I am currently reading “A New Earth” by Eckhart Tolle. In chapter VIII there’s a story about the inevitability of change. That story made me aware of how powerful an influence temporary feelings have on my life. It also gave me a tool against that destructive behaviour. I am hoping it may do the same for you.
According to an old sufi story, there was once a king in the middle east, who was constantly torn between happiness and despair. The slightest thing would provoke a strong reaction in him, and when he felt happiness, it would swiftly turn into disappointment or hopelessness.
The king eventually became so tired of himself, and his life, that he decided to face his problems and call for help. He was notified of a wise man in his kingdom, that was said to be enlightened. The king pleaded for his help, and when the wise man came to see the king, the king told him: “I want to be as you are. I want balance and clarity in my life – And i will pay you any price you demand for that insight”.
The wise man responded: “I might be able to help you, but this insight is so valuable, that the entirety of your kingdom will not be enough to pay for it. That’s why i will give it to you as a gift, if you will honor it”. The king promised he would, and the wise man went on his way.
Weeks later the wise man came to the king again. This time bringing a jade shrine. The shrine contained a golden ring with arab letters inscribed on it. The letters said: “This too shall pass”.
“What is the meaning of this?” the king asked as he stood baffled. The wise man told him to always carry this ring on him, and to always look at it before he judged anything again. Good or bad. “Do this and peace will be with you always” the wise man said.
“This too shall pass”. What is it about these simple words, that is so powerful?
It seems as if this state of mind will not only serve as consolation when you feel pain in life, but it also sounds like you shouldn’t get too excited about good things either, because your joy will ease away soon enough anyway. Let us examine it a bit deeper.
What the sentence really means is, that you should do your best, not to judge the situations you find yourself in. Be they good or bad. The words do not that mean you shouldn’t praise happiness in life, and they are not meant to simply comfort you when you feel pain in life. They have a more profound purpose, which is to make you realise every situation is temporary. Every situation is temporary, because every form and every feeling in life is temporary.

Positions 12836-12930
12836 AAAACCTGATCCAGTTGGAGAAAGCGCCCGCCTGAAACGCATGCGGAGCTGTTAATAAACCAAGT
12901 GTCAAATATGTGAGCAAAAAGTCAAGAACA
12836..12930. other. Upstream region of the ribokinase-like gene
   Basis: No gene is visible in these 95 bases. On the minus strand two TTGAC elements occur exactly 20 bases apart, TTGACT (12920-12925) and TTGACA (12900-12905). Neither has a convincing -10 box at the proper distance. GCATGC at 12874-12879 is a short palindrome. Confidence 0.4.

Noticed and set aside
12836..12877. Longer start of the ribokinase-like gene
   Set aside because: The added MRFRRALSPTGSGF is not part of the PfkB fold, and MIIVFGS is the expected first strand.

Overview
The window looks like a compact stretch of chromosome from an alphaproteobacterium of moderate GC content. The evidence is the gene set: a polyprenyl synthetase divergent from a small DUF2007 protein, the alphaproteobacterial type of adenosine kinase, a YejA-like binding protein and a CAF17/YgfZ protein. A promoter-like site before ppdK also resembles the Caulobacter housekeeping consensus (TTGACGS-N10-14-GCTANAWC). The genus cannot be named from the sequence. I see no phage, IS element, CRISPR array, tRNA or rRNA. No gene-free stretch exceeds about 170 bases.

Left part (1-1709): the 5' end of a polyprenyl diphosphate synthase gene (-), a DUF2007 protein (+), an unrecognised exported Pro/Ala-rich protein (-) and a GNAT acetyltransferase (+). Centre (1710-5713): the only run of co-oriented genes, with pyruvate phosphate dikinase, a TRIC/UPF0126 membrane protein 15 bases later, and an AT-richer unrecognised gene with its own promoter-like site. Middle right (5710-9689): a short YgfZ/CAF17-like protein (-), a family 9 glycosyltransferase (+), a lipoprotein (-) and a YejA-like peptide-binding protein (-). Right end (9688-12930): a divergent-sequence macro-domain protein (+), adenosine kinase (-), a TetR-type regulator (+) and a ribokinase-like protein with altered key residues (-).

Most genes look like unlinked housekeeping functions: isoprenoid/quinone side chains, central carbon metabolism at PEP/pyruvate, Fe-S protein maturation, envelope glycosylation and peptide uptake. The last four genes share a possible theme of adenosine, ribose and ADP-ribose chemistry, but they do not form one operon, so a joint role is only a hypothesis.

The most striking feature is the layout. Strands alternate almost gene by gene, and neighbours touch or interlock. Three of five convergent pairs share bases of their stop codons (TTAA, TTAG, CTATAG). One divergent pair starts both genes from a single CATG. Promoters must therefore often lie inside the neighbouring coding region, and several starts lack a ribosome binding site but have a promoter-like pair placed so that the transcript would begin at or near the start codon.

When you become aware, that every form and every feeling is temporary, you develop an abundance in your life, and it will be possible for you, in a higher sense, not to identify yourself with form and feelings. To not identify yourself with your situations doesn’t mean you will fail to experience all the good things in life. It will actually make you enjoy them more, when you accept that all things are temporary and that change is inevitable. Because realising this will make you praise the good situations in your life, as long as they last, without the fear of losing them. When you are free of the chains linking you to your current situations, you are free to develop a higher perspective of the situations in your life, without being trapped in them.
I couldn’t help to think, that maybe this is what Chuck Palahniuk was talking about, when he made Brad Pitt give Edward Norton a chemical burn in Fight Club – In a slightly more sadistic way of course.
The words “This too shall pas” is revealing eternity, because they are pointing out that all situations in life are temporary. – And only that which is eternal can point out that which is temporary. “This too shall pass” is a sentence pointing at the eternity living inside us. The eternity that will outlive our physical form and our thoughts and feelings. The eternity which is life.
When you cover up the eternity living inside you with temporary situations you are giving them much more meaning than they, in reality, have. Living like this will continually lead you into despair over truly irrelevant things.